Products do not need to be transported to a store before making their way into the hands of consumers.

№ 3 — Health Products

People were not buying vacations or high-end luxury products as frequently. This resulted in an increased demand for nutrition, vitamins, supplements and other health-related products.

Online retailers were in effect supporting physical/mental health, by providing the convenience of shipping these items to consumers homes.

When we reflect on the short-term implications, access to health products online can certainly impact health considerations for a cohort of consumers.

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Final Thoughts

As mentioned, "time" and "human behaviour" are enablers that can fuel or arrest a pandemic, not least to relieve or strain overstretched healthcare systems.

Nobody could predict how much the coronavirus would impact the global economy, businesses, individuals, and healthcare systems were flying blind.

That was a huge unknown 12 months ago.

While the early prognosis looked bleak last year, the economic "V-bounce", or hope of recovery in the aftermath, seems to be underway in some countries and industry sectors in 2021.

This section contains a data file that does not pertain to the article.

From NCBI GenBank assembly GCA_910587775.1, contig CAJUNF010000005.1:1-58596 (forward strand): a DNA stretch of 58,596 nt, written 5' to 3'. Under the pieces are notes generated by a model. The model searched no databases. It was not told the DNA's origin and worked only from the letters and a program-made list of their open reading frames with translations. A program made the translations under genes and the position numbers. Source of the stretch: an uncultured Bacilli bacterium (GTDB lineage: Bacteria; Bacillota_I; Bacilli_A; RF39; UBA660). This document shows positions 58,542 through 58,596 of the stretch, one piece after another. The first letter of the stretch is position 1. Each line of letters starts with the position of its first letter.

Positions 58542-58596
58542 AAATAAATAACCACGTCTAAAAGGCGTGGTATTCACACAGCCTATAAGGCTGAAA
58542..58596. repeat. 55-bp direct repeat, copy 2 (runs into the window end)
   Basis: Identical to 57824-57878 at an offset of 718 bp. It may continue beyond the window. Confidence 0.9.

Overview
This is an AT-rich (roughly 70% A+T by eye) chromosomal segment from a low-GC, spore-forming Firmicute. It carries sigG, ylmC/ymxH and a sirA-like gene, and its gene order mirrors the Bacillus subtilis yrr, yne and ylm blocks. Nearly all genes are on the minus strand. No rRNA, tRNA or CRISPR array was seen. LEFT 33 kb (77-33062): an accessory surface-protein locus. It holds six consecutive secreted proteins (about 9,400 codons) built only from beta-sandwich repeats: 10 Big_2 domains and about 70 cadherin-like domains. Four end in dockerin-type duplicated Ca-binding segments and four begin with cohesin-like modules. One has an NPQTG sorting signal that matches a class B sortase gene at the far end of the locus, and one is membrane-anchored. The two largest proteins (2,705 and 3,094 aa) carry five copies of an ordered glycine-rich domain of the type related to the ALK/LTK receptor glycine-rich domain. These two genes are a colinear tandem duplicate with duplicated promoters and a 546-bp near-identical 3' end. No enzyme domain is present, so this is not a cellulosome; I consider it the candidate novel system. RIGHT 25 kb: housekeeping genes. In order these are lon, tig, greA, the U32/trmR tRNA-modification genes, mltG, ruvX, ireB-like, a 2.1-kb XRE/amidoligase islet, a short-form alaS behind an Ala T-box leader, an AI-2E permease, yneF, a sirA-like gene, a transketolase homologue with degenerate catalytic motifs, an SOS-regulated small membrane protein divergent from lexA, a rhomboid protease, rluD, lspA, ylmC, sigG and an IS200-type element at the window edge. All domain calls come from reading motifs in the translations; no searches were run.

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Chris Pleasance wrote about one such success story in a recent article:

China's economy grew 18.3 in the first quarter of this year compared with 2020 - Chris Pleasance

Despite the uncertainty, online retailing continues to perform, albeit interrupted.

While fortuitous factors had a positive impact on the eCommerce sector, it is a symbol of hope.

Hope is a good thing, may be the best of the things. And a good thing never dies. - Andy Dufresne, The Shawshank Redemption

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Innovative Entrepreneurial thinker & Dreamer. I write about Leadership, Startups, Business, & Personal Growth. Connect with me here: https://www.linkedin.com/in/paul-m-ecommerce/